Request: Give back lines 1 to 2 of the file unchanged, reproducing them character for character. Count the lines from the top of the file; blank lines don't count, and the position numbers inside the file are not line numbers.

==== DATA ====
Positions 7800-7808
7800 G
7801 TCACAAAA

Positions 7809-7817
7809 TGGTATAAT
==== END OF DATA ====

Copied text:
Positions 7800-7808
7800 G